Sharing a Folder

When you share a folder the base operating system and the running containers will be able to see and consume the files inside it. This is one option for the host machine and the container to interact.


When you go to bind mount a file into a container, you will usually want to bind mount the parent directory/folder. If a bind mount destination does not exist, Docker will create the endpoint as an empty directory rather than a file.

In the section, “Copy the Configuration File using Dockerfile”, you created and copied the configuration file to the /home/shellhttpd/ folder. Purposefully leave the changes you just did because you will share the same folder to see what happens.

Edit the docker-compose.yml file adding the volumes stanza:

gedit shellhttpd/docker-compose.yml


version: '3.2'

#    image: shellhttpd:1.0
    restart: always
      - /var/rootdirs/home/fio/shellhttpd:/home/shellhttpd/
      - 8080:${PORT-8080}
      MSG: "${MSG-Hello world}"

Above, you add the volumes: stanza with the value /var/rootdirs/home/fio/shellhttpd:/home/shellhttpd/. This means that the /var/rootdirs/home/fio/shellhttpd folder from your host machine will be mounted over the container’s /home/shellhttpd folder. The container folder content will be overwritten by the host machine folder content. Thus, as the host machine folder is empty, the shellhttpd.conf you copied in the Dockerfile will disappear in this new setup.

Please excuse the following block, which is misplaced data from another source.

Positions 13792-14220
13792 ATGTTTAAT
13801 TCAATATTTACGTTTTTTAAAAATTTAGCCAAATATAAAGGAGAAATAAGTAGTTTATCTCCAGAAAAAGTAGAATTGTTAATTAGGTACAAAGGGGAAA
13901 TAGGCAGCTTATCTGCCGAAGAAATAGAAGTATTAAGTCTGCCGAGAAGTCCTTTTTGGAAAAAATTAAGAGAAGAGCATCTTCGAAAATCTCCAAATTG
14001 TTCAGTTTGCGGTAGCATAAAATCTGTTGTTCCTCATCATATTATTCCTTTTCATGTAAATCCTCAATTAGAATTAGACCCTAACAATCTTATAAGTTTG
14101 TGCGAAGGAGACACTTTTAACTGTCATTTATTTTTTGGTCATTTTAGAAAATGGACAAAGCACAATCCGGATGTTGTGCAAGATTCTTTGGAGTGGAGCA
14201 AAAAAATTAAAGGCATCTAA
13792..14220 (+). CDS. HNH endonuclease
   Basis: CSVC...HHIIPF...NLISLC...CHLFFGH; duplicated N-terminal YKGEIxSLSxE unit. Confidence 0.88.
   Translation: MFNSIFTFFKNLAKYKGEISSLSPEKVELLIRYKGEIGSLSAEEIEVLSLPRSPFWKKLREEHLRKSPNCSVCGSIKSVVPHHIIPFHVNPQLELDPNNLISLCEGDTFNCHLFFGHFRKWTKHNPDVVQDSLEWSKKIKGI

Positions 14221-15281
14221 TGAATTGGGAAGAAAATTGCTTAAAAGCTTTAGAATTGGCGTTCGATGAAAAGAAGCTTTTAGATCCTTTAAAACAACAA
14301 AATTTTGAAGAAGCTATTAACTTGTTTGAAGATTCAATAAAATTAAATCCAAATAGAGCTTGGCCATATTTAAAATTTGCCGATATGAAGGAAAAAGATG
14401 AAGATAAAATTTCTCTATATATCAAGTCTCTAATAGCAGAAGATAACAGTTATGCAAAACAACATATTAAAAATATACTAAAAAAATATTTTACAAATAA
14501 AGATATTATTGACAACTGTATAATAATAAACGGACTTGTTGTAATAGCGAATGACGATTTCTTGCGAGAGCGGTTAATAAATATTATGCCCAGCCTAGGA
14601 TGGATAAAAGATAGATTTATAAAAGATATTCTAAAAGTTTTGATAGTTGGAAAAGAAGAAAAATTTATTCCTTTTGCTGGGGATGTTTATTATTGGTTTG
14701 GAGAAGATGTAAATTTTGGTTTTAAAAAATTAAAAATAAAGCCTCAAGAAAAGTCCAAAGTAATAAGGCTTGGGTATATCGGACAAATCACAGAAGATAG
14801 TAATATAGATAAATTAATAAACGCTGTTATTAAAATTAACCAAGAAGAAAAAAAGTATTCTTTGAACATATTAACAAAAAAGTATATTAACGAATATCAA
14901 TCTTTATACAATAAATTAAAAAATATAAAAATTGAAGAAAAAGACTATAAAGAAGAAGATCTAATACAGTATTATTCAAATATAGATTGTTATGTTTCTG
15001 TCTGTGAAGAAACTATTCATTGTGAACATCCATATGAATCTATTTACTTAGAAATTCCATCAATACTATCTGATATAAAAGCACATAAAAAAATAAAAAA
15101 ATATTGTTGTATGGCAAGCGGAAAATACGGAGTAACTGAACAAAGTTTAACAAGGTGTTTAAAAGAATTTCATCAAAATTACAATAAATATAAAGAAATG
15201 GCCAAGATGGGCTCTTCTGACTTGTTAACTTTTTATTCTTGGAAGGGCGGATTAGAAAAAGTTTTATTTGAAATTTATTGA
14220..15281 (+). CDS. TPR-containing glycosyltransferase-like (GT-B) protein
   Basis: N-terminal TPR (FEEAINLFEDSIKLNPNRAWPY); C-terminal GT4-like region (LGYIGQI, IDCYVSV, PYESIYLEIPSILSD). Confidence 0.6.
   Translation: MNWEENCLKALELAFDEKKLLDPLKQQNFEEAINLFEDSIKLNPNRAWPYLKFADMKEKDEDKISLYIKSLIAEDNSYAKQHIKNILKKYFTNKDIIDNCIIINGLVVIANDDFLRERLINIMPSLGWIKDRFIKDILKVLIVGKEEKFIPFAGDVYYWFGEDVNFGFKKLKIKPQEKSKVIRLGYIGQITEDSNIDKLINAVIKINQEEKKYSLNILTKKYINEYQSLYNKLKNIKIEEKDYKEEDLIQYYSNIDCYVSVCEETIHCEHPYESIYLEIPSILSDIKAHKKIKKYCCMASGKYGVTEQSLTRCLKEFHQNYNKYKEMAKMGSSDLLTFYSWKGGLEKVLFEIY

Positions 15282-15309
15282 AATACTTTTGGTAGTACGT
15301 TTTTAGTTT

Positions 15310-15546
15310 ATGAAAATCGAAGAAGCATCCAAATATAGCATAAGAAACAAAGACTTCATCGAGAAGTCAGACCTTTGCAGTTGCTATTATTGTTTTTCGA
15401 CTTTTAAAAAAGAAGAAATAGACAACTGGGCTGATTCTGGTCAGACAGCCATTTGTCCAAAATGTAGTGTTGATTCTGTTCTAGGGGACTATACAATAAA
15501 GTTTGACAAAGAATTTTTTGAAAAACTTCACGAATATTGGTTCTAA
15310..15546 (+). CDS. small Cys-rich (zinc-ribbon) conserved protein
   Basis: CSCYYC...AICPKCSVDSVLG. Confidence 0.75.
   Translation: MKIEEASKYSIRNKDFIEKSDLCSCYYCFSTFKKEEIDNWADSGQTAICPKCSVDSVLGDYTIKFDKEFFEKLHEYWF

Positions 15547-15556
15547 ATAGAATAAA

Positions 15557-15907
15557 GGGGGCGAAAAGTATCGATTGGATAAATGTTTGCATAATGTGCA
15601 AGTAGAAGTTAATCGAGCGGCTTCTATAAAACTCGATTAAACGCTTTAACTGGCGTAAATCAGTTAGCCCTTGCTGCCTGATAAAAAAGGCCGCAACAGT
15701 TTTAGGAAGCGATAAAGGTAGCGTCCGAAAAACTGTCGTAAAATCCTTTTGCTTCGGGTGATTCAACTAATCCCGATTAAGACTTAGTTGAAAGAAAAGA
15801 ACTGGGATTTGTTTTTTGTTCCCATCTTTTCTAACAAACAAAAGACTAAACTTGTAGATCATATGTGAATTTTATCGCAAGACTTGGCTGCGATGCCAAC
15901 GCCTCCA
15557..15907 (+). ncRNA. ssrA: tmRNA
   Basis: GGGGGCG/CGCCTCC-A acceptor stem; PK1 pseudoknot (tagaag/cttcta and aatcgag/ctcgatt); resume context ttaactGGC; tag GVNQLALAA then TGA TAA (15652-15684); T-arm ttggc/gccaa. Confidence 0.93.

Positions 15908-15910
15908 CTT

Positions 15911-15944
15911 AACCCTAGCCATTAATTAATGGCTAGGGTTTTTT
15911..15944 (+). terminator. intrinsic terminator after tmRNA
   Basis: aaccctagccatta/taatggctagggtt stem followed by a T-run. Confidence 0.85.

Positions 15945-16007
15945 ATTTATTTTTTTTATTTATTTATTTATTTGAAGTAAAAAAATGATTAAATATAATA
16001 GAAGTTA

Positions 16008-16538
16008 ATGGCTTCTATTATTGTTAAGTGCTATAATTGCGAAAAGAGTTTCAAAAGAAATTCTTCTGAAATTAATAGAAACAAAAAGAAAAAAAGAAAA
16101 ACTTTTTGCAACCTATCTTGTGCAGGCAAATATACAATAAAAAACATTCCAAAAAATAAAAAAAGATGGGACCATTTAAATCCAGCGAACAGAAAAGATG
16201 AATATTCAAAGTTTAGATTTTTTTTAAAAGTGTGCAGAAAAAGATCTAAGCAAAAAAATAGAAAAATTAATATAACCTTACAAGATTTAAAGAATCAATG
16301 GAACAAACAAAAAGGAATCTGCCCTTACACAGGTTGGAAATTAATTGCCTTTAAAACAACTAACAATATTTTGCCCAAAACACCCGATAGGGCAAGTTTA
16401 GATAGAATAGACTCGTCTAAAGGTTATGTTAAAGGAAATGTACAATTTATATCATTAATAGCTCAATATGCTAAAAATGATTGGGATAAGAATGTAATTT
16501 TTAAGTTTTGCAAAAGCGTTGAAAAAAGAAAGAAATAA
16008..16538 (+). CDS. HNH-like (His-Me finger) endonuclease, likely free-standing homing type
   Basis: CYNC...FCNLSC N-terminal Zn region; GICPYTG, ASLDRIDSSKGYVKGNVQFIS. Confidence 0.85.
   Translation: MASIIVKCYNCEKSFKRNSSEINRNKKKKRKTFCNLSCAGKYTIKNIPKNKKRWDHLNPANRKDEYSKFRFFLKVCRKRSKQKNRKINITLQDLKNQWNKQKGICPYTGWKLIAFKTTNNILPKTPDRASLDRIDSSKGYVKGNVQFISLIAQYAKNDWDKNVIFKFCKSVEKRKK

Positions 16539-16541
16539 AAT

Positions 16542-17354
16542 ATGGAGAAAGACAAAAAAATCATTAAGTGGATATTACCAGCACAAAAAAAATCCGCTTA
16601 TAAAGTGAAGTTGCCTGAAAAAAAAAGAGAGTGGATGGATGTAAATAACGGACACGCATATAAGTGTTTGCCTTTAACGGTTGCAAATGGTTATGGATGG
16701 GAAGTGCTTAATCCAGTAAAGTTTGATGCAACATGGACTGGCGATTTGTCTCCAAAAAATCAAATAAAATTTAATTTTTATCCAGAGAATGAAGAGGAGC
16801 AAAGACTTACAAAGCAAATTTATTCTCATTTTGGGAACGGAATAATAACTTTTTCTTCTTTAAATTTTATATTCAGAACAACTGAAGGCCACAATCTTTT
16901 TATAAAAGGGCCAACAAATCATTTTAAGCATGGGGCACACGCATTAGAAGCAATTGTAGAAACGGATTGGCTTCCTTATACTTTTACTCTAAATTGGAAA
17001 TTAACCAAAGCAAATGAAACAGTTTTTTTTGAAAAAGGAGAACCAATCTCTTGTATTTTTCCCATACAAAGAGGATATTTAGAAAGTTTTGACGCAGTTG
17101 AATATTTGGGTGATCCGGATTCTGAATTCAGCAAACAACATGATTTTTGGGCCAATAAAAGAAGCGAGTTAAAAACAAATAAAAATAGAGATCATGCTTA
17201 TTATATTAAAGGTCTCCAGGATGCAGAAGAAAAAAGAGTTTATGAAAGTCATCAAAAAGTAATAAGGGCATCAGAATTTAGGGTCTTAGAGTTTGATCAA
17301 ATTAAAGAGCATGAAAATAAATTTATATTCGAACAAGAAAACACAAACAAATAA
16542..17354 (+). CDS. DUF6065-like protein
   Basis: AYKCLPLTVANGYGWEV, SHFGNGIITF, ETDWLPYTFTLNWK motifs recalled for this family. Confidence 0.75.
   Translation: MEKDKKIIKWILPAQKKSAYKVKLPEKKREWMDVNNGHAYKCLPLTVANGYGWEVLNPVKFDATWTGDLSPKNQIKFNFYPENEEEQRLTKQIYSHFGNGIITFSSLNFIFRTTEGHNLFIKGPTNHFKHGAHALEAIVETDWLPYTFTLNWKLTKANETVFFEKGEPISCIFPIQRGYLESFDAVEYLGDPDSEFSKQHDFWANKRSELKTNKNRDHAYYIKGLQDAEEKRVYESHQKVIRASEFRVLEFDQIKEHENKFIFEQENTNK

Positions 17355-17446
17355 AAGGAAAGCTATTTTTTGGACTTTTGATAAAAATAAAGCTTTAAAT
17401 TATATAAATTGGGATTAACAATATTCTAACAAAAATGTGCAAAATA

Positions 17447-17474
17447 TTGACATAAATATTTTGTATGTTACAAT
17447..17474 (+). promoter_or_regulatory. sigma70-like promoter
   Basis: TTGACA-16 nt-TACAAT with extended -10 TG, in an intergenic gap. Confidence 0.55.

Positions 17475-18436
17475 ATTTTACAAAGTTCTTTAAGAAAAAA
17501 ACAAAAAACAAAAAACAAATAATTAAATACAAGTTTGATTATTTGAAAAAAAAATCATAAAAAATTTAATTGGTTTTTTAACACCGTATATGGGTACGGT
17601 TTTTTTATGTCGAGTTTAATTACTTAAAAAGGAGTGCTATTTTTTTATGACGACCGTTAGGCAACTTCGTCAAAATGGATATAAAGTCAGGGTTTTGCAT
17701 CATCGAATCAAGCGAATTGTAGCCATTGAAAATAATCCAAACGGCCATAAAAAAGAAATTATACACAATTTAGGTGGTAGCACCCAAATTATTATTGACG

Check your changes, add, commit and push to the server:

git status
git add shellhttpd/docker-compose.yml
git commit -m "Adding shared folder"
git push

Make sure you received your update by checking the latest Target on the Devices tab in your Factory.

Open one terminal connected to your device and check the running containers:

docker ps

Example Output:

CONTAINER ID   IMAGE                               COMMAND                  CREATED          STATUS          PORTS                    NAMES
a2d425490201<factory>/shellhttpd   "/usr/local/bin/http…"   20 minutes ago   Up 20 minutes>8080/tcp   shellhttpd_httpd_1

Monitor the docker logs:

docker logs --follow shellhttpd_httpd_1

Example Output:

MSG=Hello world

Open a second terminal connected to your device and check for the /var/rootdirs/home/fio/shellhttpd folder:

ls /var/rootdirs/home/fio/shellhttpd/

The folder is empty and was automatically created when the Docker image was launched. Let’s create a new configuration file inside that folder and follow the logs from the first terminal:

sudo bash -c 'echo -e "MSG=\"Hello from shared folder\"" > /var/rootdirs/home/fio/shellhttpd/shellhttpd.conf'

And in the first terminal you should see the new MSG value:

Example Output:

MSG=Hello from shared folder

Just to confirm the change, test the container from an external device connected to the same network (e.g. your host machine: the same computer you use to access your device with ssh).

curl <device IP>:8080

Example Output:

Hello from shared folder

At this point, you learned how to share a folder with the Docker container and how to manually update the configuration while the container is running.